9. Jen, I get it, I so get it that God is pushing you toward simple yet monumental family time. This year I felt God telling me to just enjoy my youngest son’s company. He’s a junior in high school, so he’ll be leaving soon. At first, I thought there had to be more, but God was pretty adamant. So, that’s what I’m doing – enjoying my son’s company, even if he’s just doing homework on the other side of the couch. I know I won’t regret it, just like you won’t regret your invested time in family meals.

    Thanks so much for sharing.

  10. Love this post. I am amazed by the number of people I know who don’t eat even one meal a day together with their family. We tried to make having dinner together a priority in our family from the beginning, thanks to my loving mother-in-law, who set this example for her children. Meal time was a time for connection, reflection, praise, encouragement…as well as the physical nourishment we got from the food. Our kids talked around the table. They fought some as well. Sometimes, we included others around our table. As our kids got into sports and other activities, I gave myself a break and decided that we could be just as happy and connected around a table at McDonald’s…if we were together…because there were away games and swim meets and tournaments. We made the effort. Now that our kids are older…two are married…when everyone is here for a meal it is loud and crazy…and so fun! I’m so thankful that we got into the habit a long time ago, because sharing a meal around the table…together…is something we all still enjoy to this day.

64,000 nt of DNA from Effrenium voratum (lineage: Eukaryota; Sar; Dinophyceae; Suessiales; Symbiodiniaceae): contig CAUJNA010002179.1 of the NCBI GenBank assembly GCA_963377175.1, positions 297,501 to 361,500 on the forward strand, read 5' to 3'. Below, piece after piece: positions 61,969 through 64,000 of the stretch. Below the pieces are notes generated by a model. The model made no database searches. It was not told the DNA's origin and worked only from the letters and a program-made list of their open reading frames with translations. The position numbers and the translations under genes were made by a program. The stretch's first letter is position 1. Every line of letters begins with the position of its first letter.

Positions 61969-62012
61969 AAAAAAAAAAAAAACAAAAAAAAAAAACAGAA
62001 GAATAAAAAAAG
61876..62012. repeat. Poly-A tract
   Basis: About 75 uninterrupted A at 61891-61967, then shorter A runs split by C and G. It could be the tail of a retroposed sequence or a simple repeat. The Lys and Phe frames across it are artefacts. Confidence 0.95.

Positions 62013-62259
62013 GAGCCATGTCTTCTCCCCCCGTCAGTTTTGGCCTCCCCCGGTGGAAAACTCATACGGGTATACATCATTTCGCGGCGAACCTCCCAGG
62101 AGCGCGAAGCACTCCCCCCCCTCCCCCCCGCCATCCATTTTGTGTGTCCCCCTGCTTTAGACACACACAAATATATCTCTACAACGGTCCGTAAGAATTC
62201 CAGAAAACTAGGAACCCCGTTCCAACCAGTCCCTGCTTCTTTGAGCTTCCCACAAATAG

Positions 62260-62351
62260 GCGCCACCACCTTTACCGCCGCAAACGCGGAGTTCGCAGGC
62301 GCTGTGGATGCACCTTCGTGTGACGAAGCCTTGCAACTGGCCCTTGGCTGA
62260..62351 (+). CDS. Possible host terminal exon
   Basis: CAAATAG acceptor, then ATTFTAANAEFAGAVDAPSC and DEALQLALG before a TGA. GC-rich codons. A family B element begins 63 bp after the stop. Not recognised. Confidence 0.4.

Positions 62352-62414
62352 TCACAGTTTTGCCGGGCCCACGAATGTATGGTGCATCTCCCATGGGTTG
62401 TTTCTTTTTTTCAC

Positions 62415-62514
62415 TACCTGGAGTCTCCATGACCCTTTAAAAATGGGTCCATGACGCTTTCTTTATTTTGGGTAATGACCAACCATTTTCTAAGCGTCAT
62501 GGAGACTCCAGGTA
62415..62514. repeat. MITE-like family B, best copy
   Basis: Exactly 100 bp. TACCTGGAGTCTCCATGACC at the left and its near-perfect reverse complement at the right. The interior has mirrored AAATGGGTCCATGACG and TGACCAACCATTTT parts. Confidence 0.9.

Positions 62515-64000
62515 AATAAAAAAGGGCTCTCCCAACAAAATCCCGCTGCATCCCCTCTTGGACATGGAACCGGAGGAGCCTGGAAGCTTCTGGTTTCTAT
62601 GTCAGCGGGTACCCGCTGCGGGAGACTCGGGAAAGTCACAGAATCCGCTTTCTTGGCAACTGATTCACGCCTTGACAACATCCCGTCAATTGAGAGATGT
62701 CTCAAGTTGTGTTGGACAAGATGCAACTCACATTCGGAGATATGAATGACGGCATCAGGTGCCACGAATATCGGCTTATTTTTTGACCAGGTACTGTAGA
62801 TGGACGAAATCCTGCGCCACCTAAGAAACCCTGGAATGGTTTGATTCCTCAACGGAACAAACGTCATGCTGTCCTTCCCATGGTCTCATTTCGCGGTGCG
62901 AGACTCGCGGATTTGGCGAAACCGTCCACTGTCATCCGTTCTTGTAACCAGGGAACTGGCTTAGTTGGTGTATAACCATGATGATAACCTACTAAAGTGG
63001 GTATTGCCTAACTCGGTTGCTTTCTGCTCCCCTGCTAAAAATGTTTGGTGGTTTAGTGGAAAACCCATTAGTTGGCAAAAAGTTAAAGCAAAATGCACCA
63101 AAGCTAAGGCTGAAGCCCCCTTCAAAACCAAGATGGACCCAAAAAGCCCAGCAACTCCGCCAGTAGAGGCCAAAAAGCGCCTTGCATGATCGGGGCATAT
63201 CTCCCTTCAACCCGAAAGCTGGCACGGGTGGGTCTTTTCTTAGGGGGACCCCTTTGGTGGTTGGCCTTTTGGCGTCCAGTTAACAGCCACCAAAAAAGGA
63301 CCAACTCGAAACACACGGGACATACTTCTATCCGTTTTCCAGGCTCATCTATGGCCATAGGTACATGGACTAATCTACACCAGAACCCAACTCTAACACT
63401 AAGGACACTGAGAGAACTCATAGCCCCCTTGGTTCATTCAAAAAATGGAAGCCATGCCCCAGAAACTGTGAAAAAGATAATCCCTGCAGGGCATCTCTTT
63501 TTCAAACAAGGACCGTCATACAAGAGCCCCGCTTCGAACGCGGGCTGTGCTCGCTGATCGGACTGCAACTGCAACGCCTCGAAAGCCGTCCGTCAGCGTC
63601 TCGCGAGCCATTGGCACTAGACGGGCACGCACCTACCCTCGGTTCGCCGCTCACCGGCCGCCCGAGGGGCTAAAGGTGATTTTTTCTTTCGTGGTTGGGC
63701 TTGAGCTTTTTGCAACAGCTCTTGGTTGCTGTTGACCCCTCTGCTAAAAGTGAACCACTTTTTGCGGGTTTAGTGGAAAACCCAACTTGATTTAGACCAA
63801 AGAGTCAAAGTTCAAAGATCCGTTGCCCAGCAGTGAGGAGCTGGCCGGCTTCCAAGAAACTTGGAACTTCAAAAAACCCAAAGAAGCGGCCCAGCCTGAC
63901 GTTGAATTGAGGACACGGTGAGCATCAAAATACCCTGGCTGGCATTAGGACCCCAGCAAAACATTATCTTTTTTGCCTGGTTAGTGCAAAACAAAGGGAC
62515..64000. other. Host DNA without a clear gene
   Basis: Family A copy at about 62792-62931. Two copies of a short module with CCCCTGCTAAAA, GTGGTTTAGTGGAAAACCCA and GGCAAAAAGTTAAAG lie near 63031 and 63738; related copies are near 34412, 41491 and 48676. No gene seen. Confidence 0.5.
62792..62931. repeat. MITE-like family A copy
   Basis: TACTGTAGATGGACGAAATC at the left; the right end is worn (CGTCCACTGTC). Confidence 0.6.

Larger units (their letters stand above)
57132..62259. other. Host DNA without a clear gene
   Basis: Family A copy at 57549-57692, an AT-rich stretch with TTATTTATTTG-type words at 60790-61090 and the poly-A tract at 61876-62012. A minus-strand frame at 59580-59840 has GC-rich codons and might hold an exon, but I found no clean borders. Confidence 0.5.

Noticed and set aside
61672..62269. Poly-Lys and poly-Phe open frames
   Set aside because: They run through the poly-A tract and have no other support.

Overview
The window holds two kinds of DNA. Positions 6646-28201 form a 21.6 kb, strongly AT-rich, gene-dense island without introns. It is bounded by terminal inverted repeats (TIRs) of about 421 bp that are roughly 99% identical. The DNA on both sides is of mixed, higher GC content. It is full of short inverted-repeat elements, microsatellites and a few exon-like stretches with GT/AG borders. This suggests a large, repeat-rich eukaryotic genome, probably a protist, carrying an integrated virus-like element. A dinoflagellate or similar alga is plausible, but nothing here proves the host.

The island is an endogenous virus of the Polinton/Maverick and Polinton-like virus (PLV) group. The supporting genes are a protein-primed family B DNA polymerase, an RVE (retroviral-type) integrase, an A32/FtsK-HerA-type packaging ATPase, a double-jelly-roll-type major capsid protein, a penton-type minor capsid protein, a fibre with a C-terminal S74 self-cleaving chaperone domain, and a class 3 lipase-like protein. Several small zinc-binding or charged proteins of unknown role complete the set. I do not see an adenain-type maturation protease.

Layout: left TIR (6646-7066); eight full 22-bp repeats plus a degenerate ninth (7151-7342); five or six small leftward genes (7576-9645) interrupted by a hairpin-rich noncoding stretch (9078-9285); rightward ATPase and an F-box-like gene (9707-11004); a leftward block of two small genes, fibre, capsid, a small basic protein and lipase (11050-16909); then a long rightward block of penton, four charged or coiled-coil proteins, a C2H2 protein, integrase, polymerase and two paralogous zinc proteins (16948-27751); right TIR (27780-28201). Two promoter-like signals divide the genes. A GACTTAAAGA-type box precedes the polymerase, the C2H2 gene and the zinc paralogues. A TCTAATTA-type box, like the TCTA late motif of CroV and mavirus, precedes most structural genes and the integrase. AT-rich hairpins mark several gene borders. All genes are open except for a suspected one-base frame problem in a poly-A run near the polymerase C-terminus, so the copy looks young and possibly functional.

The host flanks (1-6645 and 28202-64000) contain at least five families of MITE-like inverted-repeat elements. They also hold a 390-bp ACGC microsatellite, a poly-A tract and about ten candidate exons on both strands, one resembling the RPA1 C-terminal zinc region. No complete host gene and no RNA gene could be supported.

11. So excited to check out your quick meal tips. Please tell me they are kid-friendly! I’ve got some picky eaters. They are trying to eat like normal people, and I’m trying to meet them half way. Lol Beautiful post!

  12. Dear Jenn,